Integrating Multidisciplinary Observations in Vent Environments (IMOVE): Decadal Progress in Deep-Sea Observatories at Hydrothermal Vents

Frontiers in Marine Science, Vol. 9 (2022)

  • Marjolaine Matabos
  • Ifremer, Département REM, Plouzané, France
  • Thibaut Barreyre
  • Department of Earth Science and Centre for Deep Sea Research, University of Bergen, Bergen, Norway
  • S. Kim Juniper
  • Ocean Networks Canada, University of Victoria, Victoria, BC, Canada
  • Mathilde Cannat
  • Equipe de Géosciences Marines, Université de Paris, Institut de Physique du Globe de Paris, UMR CNRS, Paris, France
  • Deborah Kelley
  • School of Oceanography, University of Washington, Seattle, WA, United States
  • Joan M. Alfaro-Lucas
  • Department of Marine Zoology, Senckenberg Research Institute and Natural History Museum, Frankfurt am Main, Germany
  • Valérie Chavagnac
  • Géosciences Environnement Toulouse CNRS UMR IRD/UPS/CNES, Université de Toulouse, Toulouse, France
  • Ana Colaço
  • Instituto de Investigação em Ciências do Mar - Okeanos, Universidade dos Açores, Horta, Portugal
  • Javier Escartin
  • Laboratoire de Géologie, CNRS, UMR, École Normale Supérieure, PSL University, Paris, France
  • Elva Escobar
  • 0Universidad Nacional Autónoma de México, Instituto de Ciencias del Mar y Limnología, Ciudad Universitaria Mexico City, Mexico
  • Daniel Fornari
  • 1Geology and Geophysics Department, Woods Hole Oceanographic Institution, Woods Hole, MA, United States
  • Jörg Hasenclever
  • 2Institute of Geophysics, Center for Earth System Research and Sustainability, Hamburg University, Hamburg, Germany
  • Julie A. Huber
  • 3Marine Chemistry and Geochemistry, Woods Hole Oceanographic Institution, Woods Hole, MA, United States
  • Agathe Laës-Huon
  • Ifremer, Département REM, Plouzané, France
  • Nadine Lantéri
  • Ifremer, Département REM, Plouzané, France
  • Lisa Ann Levin
  • 4Center for Marine Biodiversity and Conservation, Scripps Institution of Oceanography, UC San Diego, La Jolla, CA, United States
  • Steve Mihaly
  • Ocean Networks Canada, University of Victoria, Victoria, BC, Canada
  • Eric Mittelstaedt
  • 5Department of Earth and Spatial Sciences, University of Idaho, Moscow, ID, United States
  • Florence Pradillon
  • Ifremer, Département REM, Plouzané, France
  • Pierre-Marie Sarradin
  • Ifremer, Département REM, Plouzané, France
  • Jozée Sarrazin
  • Ifremer, Département REM, Plouzané, France
  • Beatrice Tomasi
  • [email protected], ISEN Yncréa Ouest, Brest, France
  • Beatrice Tomasi
  • 7Norwegian Research Center, NORCE, Bergen, Norway
  • Ramasamy Venkatesan
  • 8Ocean Observation Systems, National Institute of Ocean Technology, Chennai, India
  • Clément Vic
  • 9Univ. Brest, CNRS, IRD, Ifremer, Laboratoire d’Océanographie Physique et Spatiale, Plouzané, France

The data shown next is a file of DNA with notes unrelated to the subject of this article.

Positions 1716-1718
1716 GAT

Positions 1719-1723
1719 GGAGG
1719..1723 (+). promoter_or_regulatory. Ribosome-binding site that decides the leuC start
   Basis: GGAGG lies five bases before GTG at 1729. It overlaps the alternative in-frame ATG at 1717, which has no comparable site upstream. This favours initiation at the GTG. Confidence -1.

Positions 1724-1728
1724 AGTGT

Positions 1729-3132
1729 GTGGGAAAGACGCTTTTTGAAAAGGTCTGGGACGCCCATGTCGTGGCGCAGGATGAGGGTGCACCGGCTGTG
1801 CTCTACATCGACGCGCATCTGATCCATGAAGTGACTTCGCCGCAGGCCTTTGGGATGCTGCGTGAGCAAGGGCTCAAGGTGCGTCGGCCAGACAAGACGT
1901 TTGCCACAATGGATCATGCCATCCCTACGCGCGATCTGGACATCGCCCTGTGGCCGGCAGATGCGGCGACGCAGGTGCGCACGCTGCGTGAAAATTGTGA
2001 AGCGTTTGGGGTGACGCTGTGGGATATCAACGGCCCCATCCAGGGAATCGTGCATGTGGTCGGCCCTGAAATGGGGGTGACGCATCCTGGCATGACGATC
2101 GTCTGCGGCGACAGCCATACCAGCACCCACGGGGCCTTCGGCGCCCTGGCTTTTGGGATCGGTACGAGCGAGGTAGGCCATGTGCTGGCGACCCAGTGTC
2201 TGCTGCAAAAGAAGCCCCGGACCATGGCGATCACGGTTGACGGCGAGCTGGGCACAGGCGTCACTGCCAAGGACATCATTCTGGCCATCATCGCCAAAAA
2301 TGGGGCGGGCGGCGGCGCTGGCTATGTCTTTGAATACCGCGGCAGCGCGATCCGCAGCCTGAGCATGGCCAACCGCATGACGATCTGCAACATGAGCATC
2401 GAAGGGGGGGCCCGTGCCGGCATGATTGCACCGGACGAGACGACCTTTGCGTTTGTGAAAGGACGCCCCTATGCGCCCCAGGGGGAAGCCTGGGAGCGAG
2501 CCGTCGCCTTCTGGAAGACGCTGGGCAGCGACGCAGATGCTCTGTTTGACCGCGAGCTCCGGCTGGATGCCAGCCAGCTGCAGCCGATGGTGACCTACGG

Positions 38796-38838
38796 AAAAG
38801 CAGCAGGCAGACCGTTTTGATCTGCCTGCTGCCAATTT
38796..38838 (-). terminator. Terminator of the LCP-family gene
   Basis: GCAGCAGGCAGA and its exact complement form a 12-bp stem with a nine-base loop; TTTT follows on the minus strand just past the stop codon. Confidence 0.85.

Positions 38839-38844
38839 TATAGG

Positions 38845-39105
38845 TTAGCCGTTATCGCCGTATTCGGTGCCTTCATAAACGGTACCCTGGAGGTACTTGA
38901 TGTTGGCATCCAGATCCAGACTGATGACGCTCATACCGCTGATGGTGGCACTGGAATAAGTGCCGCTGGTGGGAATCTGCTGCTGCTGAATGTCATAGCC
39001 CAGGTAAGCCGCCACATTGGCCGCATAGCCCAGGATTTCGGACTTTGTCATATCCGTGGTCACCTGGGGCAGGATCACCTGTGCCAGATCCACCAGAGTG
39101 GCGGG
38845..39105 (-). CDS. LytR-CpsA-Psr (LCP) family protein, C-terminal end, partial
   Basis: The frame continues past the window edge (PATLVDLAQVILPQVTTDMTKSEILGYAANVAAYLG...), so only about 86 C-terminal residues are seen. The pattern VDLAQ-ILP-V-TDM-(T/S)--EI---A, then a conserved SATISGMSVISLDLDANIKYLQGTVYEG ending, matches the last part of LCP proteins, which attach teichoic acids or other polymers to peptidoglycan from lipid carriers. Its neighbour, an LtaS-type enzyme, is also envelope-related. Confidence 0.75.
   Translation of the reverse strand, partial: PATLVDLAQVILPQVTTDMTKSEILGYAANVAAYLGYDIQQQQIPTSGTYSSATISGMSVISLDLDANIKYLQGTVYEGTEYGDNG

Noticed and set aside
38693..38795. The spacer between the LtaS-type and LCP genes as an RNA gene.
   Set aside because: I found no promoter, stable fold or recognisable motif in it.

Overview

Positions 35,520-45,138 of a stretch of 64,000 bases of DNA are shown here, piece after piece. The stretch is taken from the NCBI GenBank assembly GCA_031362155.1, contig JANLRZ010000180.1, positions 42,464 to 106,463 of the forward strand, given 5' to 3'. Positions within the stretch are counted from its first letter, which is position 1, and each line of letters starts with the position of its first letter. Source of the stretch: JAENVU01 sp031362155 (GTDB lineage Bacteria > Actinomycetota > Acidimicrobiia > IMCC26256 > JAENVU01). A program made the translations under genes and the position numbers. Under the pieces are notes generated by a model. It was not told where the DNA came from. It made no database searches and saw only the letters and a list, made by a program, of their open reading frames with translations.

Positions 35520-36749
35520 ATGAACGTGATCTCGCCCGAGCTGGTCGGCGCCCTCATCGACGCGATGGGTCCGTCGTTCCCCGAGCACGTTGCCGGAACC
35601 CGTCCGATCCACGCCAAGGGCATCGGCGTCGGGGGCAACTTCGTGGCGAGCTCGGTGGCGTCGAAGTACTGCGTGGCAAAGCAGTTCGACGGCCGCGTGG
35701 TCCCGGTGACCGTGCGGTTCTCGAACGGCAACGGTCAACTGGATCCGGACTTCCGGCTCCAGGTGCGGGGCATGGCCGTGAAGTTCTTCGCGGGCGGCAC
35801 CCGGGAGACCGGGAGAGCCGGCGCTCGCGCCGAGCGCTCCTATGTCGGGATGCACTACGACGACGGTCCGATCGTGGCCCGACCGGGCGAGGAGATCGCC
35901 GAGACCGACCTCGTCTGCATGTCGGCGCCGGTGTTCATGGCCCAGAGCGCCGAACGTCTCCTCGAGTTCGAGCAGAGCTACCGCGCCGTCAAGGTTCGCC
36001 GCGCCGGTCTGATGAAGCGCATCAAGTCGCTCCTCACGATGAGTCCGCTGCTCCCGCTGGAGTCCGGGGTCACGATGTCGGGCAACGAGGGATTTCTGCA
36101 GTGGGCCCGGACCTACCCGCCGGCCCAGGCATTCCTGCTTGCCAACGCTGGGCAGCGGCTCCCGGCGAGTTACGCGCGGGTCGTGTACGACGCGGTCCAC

The unique ecosystems and biodiversity associated with mid-ocean ridge (MOR) hydrothermal vent systems contrast sharply with surrounding deep-sea habitats, however both may be increasingly threatened by anthropogenic activity (e.g., mining activities at massive sulphide deposits). Climate change can alter the deep-sea through increased bottom temperatures, loss of oxygen, and modifications to deep water circulation. Despite the potential of these profound impacts, the mechanisms enabling these systems and their ecosystems to persist, function and respond to oceanic, crustal, and anthropogenic forces remain poorly understood. This is due primarily to technological challenges and difficulties in accessing, observing and monitoring the deep-sea. In this context, the development of deep-sea observatories in the 2000s focused on understanding the coupling between sub-surface flow and oceanic and crustal conditions, and how they influence biological processes. Deep-sea observatories provide long-term, multidisciplinary time-series data comprising repeated observations and sampling at temporal resolutions from seconds to decades, through a combination of cabled, wireless, remotely controlled, and autonomous measurement systems. The three existing vent observatories are located on the Juan de Fuca and Mid-Atlantic Ridges (Ocean Observing Initiative, Ocean Networks Canada and the European Multidisciplinary Seafloor and water column Observatory). These observatories promote stewardship by defining effective environmental monitoring including characterizing biological and environmental baseline states, discriminating changes from natural variations versus those from anthropogenic activities, and assessing degradation, resilience and recovery after disturbance. This highlights the potential of observatories as valuable tools for environmental impact assessment (EIA) in the context of climate change and other anthropogenic activities, primarily ocean mining. This paper provides a synthesis on scientific advancements enabled by the three observatories this last decade, and recommendations to support future studies through international collaboration and coordination. The proposed recommendations include: i) establishing common global scientific questions and identification of Essential Ocean Variables (EOVs) specific to MORs, ii) guidance towards the effective use of observatories to support and inform policies that can impact society, iii) strategies for observatory infrastructure development that will help standardize sensors, data formats and capabilities, and iv) future technology needs and common sampling approaches to answer today’s most urgent and timely questions.

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